Human activity takes a toll on caribou habitat in Nunavik
Research shows herds have lost as much as 20 per cent of wintering grounds
Researchers at Université Laval say human activity in northern Quebec is damaging and reducing the extent of caribou habitat, along with the health of the herds that migrate through Nunavik each year.
A new study attempts to quantify that impact by looking at how the animals have shifted their ranges as roads and mines are developed in the region.
The two main migratory caribou herds in Nunavik have seen their populations drop dramatically in recent years. The George River herd has plummeted from 800,000 animals in 1993 to just 9,000 in 2016, while the Leaf River herd has dropped from 600,000 caribou in 2001 to less than 200,000 today.
The new study, called Mining Development, Migratory Caribou and Land Use in Northern Quebec, attributes some of that decline to human disturbance—mining operations, roads and villages situated as far as 21 kilometres away from the animals’ range.
Those herds are sacrificing parts of their habitat to avoid those disturbances, from about two per cent of their summering grounds to a cumulative loss as high as 20 per cent of their wintering grounds, the study says.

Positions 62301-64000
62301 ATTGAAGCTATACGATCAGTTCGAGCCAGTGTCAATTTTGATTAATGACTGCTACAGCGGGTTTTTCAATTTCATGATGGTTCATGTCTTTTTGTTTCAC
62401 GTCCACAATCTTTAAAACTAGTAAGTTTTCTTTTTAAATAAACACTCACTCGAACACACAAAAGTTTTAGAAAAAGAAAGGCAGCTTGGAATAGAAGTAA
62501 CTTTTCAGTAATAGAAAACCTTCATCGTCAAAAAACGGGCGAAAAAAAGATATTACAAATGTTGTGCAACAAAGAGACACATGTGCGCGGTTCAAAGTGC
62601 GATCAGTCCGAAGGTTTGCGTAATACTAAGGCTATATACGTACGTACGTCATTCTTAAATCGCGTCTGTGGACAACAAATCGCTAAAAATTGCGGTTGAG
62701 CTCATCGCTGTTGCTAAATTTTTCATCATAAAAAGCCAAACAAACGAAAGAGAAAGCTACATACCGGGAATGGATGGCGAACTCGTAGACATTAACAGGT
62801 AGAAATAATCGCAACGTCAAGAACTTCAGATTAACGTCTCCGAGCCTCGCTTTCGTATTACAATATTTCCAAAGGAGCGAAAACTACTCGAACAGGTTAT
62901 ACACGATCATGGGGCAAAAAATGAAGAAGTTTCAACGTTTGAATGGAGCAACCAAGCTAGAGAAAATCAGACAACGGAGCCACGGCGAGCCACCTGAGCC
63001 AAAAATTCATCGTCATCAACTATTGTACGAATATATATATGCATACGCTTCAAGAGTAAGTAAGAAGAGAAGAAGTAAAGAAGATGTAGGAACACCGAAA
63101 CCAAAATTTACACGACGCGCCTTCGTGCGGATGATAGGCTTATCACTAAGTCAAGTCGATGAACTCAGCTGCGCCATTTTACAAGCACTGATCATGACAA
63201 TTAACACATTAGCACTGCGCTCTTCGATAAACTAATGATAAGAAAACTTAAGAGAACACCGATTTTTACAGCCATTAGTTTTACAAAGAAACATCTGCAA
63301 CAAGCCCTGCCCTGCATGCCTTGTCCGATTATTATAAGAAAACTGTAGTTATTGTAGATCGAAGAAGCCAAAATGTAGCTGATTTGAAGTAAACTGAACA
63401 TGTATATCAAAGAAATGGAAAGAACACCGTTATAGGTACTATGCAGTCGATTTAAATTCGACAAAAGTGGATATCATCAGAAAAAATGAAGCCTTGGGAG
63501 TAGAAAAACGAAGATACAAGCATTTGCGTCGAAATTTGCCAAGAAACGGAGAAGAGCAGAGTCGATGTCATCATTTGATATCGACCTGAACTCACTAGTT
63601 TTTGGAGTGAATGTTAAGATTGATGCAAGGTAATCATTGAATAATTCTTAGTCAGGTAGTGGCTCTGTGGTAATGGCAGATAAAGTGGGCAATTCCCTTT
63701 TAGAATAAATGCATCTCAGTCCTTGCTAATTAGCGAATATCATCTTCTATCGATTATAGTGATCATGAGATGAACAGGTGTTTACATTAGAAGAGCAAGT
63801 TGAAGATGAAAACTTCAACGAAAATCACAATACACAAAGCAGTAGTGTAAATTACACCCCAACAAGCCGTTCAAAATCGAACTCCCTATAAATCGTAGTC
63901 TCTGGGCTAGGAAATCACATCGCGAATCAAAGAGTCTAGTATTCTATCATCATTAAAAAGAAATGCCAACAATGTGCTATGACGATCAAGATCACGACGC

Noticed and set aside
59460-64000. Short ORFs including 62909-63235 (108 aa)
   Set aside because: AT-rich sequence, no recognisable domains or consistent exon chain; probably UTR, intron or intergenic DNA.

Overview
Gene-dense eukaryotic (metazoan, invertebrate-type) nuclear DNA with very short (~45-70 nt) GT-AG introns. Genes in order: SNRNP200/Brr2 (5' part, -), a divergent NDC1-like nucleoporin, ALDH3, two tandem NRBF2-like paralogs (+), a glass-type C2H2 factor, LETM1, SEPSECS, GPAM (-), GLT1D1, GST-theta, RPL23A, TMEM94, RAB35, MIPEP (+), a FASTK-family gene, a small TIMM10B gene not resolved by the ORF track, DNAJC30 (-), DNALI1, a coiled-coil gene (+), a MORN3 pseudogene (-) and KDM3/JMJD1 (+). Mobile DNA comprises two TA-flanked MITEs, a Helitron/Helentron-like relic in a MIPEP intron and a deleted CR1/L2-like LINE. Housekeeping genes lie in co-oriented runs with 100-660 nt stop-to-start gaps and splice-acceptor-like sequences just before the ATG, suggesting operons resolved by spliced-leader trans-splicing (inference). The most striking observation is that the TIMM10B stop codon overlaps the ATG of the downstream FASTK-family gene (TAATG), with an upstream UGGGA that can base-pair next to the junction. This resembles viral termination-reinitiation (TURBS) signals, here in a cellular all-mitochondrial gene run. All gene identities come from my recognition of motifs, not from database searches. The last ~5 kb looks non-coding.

Every year, the George River and Leaf River herds embark on two long migrations to reach their summering and wintering grounds, covering a span of 1,000 kilometres.
Each spring, the caribou migrate north to their calving area in the Arctic tundra, where in June, the females calve and then continue on to their summering grounds in search of food.
In September, the herds move south to the wintering grounds where the boreal forest and taiga meet.
But along that route, the number of mining operations and projects that straddle northern Quebec and Labrador has doubled between 1990 and 2016, even despite the fluctuation of metal prices in recent years.
In Nunavik, there are only two operating mines—Glencore Raglan and Nunavik Nickel—though a number of other mineral exploration projects dot that region, known as the Ungava Trough, as well as the Ungava coast south into Labrador.
As caribou move farther away from human-inhabited areas, the impact is felt on Inuit communities, where the caribou harvest can represent the annual equivalent of $10,000 in income for a Nunavimmiut family.
The Laval researchers acknowledge other factors could also play a role in the herds’ declining populations. Those include an increase in predators to the region, like the grey wolf and the black bear, sport or subsistence hunting, extreme weather events and competition for resources among other herbivores, like muskox—all factors being studied by the Caribou Ungava research group.
The new data is presented in an interactive story map, produced by Laval’s Northern Sustainable Development Research chair, Thierry Rodon, and Caribou Ungava director Steeve Côté.
The interface allows viewers to see the region’s infrastructure, potential development sites and communities, as well as the range of the migratory caribou.
The project was presented on Wednesday, Dec. 13, to the Arctic Change 2017 conference in Quebec City.